The shine continues to rub off Australia’s big four banks and their reputations; this time it’s bad debts and earnings at ANZ in the limelight. In fact, there are more troubles for ANZ, with a further blowout in its bad debts for the first half to nearly double what they were a year ago, raising the very real prospect of a profit fall for the six months to March 31 and threatening the bank’s 86 cents a share dividend. The news will hit bank shares today, especially for ANZ; its shares are down 8% so far this year, and more than 31% in the past year.
ANZ has earned its “bad bank” tag with a combination of weak banking culture, performance and process, and now that is hitting the bank’s financial performance, and profits, hard. The bank told the ASX this morning that it had been hit by a 12%-plus blowout in its bad debt provision for the six months to March 31 (the bank balances its first half a week today). It told the ASX this morning that an increase in soured, or souring, loans in the resources sector was behind the rise.
This was after the shock surge in bad debts slipped out in the first-half trading update in February, when there was a jump in the estimated amount to $800 million or more. Now it’s $900 million and heading for $1 billion, meaning the bank is on track to report a slide in profits for the first half of 2015-16. That would be almost double the $510 million reported for the first half of 2014-15.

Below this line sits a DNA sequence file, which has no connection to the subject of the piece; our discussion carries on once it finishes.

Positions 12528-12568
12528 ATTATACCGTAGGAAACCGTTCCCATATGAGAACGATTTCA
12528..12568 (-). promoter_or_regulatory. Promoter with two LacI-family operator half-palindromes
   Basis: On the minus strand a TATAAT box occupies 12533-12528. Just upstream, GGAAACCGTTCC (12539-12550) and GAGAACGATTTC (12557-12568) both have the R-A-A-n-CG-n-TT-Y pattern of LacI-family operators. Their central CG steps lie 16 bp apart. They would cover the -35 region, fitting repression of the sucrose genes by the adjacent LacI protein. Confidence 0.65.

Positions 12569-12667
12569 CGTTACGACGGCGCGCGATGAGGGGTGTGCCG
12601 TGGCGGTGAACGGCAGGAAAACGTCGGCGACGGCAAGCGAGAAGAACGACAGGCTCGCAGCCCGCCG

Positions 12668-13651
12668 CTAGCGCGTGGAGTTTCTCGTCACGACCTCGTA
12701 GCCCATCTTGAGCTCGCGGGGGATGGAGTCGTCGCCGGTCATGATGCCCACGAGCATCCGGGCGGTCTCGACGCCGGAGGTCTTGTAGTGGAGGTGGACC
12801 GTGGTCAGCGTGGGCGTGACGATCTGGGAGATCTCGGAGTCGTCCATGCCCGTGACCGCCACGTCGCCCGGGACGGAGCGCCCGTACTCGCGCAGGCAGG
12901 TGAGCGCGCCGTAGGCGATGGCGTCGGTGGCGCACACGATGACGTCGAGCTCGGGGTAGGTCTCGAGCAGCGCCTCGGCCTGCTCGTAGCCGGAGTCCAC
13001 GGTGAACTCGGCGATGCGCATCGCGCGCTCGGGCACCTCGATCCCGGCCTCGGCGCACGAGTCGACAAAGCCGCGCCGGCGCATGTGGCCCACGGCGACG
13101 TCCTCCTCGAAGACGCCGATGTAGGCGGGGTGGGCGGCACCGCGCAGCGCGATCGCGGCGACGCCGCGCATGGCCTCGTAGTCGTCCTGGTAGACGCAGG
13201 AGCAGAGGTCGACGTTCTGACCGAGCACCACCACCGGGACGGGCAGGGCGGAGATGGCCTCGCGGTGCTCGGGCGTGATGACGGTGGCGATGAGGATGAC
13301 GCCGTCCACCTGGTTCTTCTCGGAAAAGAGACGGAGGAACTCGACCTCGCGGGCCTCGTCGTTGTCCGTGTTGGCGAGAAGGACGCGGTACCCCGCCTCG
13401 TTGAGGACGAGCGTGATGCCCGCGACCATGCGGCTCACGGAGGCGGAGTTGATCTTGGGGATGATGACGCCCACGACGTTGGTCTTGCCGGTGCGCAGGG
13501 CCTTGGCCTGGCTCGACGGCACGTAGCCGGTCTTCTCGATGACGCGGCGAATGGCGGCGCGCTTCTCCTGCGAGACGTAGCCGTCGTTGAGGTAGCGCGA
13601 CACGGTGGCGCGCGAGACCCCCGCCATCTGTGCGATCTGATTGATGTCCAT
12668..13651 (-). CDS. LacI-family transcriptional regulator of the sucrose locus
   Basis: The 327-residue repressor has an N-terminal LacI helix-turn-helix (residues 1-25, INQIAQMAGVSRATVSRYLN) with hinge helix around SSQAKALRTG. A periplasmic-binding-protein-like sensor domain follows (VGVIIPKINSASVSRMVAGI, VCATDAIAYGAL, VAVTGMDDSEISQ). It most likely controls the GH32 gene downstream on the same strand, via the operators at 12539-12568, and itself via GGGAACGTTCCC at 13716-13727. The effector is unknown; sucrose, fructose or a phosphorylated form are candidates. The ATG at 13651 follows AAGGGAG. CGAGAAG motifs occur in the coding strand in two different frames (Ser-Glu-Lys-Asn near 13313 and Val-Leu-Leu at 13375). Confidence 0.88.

And investors will figure that if the ANZ can be hit by rising bad debts among local resource companies, then the likes of the Commonwealth, Westpac and NAB can’t escape either.
This shock comes on top of the ASIC court action against the bank due to claims that some of its traders tried to rig a key market interest rate. ASIC fined the bank more than $220,000 for breaches of financial advice regulations. The bank has ordered an independent review of its insurance and superannuation arm, OnePath, after a series of breaches affecting 1.3 million customers — some of whom had their super paid into the wrong account for up to a year. The review was ordered after ASIC raised concerns about compliance at the OnePath division. The breaches, including those that did not require monetary remediation, total $53.5 million and occurred between early 2013 and mid-2015. ANZ has had to pay $4.5 million in compensation and refunds to its customers over the breaches. And ANZ and its Melbourne rival, National Australia Bank, are reviewing their life insurance businesses in the wake of the Commonwealth’s CommInsure scandal.
And then there’s the shake-out from a number of wobbling local companies such as Arrium, Dick Smith, McAleese Corporation and Clive Palmer’s nickel business in north Queensland (whoever owns it this week). And there’s the growing possibility that Australia’s big four banks, including ANZ, will soon have to start providing more for impaired and dodgy loans in the weakening New Zealand dairy sector, where they are the major lenders.